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Mr. Bercow: To ask the Secretary of State for Health what policies have followed fulfilment of the Public Service Agreement target to complete and publish reports on teenage pregnancy for 16 to 18-year-olds not in education. 
Our teenage pregnancy strategy aims to help more teenage parents into education, training or employment. 20 Sure Start Plus pilots are under way, providing personal support for pregnant teenagers and teenage parents on health, education, benefits and housing issues. Nine further pilots are testing how best to provide for child care for teenage parents, to help them access education or work. Teenage parents are also eligible for the education maintenance allowance in areas where this is being piloted, two of which (Cornwall and Stoke) are testing additional flexibilities to meet the needs of teenage parents, including a longer period of eligibility for the allowance. Every local area in England has in place a 10-year multi-agency strategy to tackle teenage pregnancy, including action to improve support for teenage parents. Between 1997 and 2001, the percentage of teenage mothers aged between 16 and 19 in education, training or employment increased from 16 per cent. to 29 per cent.
The main Government agency for research into the causes of, and treatments for, disease is the Medical Research Council (MRC) which receives its funding via the Department of Trade and Industry. The Department of Health funds research to support policy and the delivery of effective practice in the national health service.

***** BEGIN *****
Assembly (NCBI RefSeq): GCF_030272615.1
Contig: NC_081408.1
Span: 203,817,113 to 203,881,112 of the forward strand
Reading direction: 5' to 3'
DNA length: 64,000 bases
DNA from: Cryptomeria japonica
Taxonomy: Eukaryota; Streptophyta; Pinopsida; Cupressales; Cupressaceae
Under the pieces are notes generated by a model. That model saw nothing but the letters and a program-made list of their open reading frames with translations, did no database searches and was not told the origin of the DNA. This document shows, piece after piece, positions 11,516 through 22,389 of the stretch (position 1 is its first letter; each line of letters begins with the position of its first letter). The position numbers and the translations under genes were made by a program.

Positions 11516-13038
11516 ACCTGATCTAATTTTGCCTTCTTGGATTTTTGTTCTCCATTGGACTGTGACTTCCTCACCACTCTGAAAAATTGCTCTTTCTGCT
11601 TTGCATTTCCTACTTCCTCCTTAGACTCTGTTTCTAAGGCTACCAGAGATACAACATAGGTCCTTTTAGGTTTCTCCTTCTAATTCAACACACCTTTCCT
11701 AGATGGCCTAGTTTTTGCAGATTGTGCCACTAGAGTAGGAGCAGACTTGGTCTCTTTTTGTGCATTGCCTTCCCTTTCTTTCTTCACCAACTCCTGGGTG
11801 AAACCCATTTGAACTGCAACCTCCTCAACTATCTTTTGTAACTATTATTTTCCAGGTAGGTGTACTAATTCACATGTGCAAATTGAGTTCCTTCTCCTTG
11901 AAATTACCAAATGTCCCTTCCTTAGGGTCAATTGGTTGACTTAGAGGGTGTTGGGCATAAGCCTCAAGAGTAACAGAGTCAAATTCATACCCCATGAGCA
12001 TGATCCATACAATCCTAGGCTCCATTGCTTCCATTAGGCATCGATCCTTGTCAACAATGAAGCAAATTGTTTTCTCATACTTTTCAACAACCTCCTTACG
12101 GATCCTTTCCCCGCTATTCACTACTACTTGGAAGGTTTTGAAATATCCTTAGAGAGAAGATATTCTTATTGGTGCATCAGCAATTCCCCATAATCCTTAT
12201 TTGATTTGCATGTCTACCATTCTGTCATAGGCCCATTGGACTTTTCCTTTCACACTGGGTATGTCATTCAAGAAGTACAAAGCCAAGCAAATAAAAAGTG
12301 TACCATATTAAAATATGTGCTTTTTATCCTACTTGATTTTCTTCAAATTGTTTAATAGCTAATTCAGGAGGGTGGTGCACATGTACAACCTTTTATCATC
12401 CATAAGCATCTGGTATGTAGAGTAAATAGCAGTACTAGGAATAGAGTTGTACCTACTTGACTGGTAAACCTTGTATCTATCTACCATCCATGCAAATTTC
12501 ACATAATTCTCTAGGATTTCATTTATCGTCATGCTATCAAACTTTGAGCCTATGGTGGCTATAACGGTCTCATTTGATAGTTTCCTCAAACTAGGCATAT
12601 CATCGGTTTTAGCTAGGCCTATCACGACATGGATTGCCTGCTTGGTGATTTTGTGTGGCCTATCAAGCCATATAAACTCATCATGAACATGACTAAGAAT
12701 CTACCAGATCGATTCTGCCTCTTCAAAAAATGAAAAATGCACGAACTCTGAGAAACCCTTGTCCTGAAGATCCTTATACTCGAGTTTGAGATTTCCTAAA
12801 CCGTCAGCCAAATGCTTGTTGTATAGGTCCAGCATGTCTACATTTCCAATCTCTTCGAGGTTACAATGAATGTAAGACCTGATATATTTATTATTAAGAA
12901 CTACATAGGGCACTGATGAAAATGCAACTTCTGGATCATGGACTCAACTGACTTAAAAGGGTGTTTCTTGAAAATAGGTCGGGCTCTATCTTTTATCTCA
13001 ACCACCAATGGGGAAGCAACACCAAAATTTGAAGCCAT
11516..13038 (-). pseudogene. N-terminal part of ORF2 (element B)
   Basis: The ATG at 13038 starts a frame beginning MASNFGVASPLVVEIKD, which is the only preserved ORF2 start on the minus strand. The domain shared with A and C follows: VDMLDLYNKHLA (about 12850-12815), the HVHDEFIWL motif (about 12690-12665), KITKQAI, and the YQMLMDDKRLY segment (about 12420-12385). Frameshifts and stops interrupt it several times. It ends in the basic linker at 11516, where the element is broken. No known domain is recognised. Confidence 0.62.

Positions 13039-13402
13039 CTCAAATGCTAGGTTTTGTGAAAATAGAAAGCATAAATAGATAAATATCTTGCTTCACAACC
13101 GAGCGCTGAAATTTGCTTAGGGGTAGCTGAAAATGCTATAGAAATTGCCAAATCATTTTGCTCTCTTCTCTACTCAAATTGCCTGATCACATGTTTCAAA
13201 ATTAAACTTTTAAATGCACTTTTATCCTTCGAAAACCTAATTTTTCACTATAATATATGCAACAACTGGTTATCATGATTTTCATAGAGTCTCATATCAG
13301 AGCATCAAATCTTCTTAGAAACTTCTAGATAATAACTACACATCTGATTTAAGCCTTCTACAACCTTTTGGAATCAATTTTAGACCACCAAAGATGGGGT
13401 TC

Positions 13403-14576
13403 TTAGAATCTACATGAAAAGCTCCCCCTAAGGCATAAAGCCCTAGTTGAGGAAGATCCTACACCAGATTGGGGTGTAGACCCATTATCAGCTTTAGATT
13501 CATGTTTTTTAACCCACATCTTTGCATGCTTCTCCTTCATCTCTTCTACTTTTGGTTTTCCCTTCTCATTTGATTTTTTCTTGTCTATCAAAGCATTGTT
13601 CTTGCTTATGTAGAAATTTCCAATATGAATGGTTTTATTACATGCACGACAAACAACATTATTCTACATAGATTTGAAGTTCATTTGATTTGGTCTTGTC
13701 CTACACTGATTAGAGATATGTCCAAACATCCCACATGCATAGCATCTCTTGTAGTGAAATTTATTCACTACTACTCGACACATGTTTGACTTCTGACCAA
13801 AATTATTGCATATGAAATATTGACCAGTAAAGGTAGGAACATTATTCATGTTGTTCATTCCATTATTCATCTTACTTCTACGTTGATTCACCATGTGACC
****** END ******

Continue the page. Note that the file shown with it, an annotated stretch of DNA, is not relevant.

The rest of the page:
The Department of Health provides support for research commissioned by charities and the research councils that takes place in the NHS. Details of on-going and recently completed research projects are available on the National Research Register (NRR) at www.doh.gov.uk/research/ nrr.htm.
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The Public Health Laboratory Service, which receives funding from the Department of Health, recently reviewed all reports of Aspergillus infection between 1990 and 1999. Their findings were reported in the Journal of Epidemiology and Infection 2001, Volume 126, at pages 397 to 414.
The Department keeps its priorities for research under review. Priorities for departmental research for the development of the policy are determined through discussion with policy colleagues, the Departmental Research Committee and Ministers. In the NHS, priorities are identified through widespread consultation with those using, delivering and managing services. They take account of the burden of disease, potential benefits and departmental objectives, as well as the responsibilities and work of other funders.
Mr. Sanders: To ask the Secretary of State for Health if he will break down by (a) interventions and (b) drugs for clinical condition and tumour type, the money announced on 5 December; and how many patients will be treated in each category. 
Yvette Cooper: The revenue allocations announced on 6 December represent the latest stage in the Government's programme of sustained investment and reform in the national health service set out in the NHS Plan last year. There is only limited earmarking of funds within allocations so that the NHS locally can flexibly manage all the resources available. This means it is not possible to break down the allocations by interventions or by drugs.